'The Search for Santa Paws' raises a perfectly good question; do little people ever get tired of playing elves in movies? Talk about typecasting. At least 'Bangkok Adrenaline ' gave them a different job and had them running an auto repair shop.
'Santa Paws' opens in a happy-go-lucky North Pole workshop full of elves signing merrily while making toys as they get ready for Christmas. Santa walks in with his tummy looking very much bowl-full-of-jelly like. He joins in on the happy chorus and pretty soon Christmas has turned into a Disney Channel sing-a-long that could very well make you screech in terror.
Santa is sad though. His dear friend, a toy merchant in New York, Mr. Hucklebuckle has passed on. In order to cheer him up the head elf (you may recognize him from his stint on 'Seinfeld') decides that it will be a good idea to get Santa a new best friend. Good thing they're at the North Pole, where the Great Magical Icicle is located. All the head elf needs to do is find a cute stuffed dog, attach a glowing crystal to it, and then let the GMI go to work bringing it to life. Paws is born! Let the terrible looking CGI dog talking commence!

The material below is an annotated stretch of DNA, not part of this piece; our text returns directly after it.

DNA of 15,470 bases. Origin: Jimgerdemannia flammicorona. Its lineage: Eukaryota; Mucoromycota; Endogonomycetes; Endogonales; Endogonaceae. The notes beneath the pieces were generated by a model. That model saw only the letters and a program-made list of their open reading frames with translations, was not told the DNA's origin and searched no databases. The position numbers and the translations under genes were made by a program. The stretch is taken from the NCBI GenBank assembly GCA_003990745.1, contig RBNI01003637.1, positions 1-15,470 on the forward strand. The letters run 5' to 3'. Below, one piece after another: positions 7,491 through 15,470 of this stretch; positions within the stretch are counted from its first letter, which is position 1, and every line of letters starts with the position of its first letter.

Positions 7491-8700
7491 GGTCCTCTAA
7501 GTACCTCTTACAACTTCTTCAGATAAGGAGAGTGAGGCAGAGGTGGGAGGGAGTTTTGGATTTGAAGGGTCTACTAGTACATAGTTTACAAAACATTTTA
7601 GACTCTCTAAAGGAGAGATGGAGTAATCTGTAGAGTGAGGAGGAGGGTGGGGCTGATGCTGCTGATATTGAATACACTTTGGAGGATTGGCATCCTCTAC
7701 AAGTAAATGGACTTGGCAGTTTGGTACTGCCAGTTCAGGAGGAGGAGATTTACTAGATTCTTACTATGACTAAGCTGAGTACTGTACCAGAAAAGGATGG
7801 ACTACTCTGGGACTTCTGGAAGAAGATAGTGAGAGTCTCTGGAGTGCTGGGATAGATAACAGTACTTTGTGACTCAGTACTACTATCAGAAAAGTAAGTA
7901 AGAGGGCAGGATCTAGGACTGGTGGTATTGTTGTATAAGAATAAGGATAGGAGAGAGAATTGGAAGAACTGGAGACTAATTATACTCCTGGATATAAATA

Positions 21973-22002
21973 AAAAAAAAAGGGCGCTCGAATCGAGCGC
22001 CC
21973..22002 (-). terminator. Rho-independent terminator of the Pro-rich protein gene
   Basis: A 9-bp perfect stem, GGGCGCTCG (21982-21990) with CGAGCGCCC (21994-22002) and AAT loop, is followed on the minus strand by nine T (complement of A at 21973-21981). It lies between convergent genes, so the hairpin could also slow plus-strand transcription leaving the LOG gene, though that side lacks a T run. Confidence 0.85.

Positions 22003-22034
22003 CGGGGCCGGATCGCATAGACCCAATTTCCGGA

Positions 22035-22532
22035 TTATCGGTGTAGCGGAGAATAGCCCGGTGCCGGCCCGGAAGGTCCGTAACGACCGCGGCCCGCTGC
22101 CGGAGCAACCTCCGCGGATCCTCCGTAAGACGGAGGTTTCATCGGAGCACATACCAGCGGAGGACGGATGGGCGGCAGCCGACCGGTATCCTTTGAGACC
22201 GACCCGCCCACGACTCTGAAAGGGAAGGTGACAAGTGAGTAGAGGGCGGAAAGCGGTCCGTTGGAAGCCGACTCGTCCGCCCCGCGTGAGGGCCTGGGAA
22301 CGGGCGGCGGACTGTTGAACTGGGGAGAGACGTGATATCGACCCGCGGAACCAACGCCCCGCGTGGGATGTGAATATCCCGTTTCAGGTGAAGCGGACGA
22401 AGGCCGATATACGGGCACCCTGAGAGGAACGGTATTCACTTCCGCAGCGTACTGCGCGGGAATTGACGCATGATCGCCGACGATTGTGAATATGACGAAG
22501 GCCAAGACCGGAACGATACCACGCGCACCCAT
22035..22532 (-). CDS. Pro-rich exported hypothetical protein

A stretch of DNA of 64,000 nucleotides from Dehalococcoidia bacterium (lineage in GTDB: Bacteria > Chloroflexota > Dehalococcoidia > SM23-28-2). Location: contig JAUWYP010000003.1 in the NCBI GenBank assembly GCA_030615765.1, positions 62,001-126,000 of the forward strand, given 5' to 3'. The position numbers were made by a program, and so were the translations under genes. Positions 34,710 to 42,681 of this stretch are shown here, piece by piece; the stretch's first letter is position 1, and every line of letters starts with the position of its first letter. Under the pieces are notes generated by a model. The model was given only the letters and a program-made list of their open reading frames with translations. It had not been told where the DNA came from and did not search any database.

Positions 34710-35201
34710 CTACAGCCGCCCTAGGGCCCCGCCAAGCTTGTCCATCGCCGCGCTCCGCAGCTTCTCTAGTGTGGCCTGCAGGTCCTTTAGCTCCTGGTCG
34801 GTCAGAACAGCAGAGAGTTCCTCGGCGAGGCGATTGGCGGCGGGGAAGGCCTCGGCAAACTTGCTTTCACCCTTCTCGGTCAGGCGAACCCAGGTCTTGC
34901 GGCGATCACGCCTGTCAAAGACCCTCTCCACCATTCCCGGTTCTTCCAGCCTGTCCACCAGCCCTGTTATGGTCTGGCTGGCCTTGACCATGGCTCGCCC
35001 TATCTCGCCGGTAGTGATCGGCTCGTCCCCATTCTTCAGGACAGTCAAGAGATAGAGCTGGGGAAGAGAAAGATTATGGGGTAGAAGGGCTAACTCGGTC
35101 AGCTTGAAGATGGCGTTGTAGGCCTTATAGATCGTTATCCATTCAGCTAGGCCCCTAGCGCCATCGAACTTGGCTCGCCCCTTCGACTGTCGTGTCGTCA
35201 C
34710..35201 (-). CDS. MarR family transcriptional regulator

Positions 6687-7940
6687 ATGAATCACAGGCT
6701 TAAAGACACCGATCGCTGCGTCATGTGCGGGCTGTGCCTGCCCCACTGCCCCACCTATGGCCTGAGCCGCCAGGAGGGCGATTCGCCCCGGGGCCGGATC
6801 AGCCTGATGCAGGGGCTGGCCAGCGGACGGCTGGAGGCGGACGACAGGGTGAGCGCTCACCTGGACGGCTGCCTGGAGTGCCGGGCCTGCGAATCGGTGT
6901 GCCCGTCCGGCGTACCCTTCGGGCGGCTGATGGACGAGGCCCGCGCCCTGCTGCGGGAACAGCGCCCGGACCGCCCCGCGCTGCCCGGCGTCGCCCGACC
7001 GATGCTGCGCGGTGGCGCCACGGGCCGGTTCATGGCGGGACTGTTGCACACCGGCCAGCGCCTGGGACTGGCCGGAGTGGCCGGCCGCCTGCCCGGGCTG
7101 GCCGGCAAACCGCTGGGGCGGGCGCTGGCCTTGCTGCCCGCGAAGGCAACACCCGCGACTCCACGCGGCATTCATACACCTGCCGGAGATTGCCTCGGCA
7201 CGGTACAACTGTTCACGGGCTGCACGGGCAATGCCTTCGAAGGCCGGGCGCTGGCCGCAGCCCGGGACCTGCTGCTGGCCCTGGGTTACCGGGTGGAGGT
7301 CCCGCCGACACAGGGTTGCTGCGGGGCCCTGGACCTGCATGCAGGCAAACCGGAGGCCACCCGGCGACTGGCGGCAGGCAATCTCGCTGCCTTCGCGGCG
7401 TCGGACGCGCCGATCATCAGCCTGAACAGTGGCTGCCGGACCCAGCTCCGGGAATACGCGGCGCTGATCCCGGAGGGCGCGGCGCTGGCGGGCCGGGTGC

Right before Christmas Santa decides he should visit New York to give one last North Pole shout out to his deceased friend. He takes Paws with him to keep him company. Everything is perfect and joyful until Santa is mistakenly run down by another one of New York's crazy cab drivers. This is a kids show, so Santa isn't hit head on sending him flipping end over end. No he more or less runs into the side of the cab causing convenient amnesia.
Meanwhile, a group of orphans live with an evil woman who hates children. I've always wondered why in the world people that hate kids run orphanages, but it never fails to be the case. You hardly ever see a nice orphanage owner in the movies. So these poor little orphan girls are yelled and screamed at, and you guessed it, the evil orphanage owner also HATES Christmas.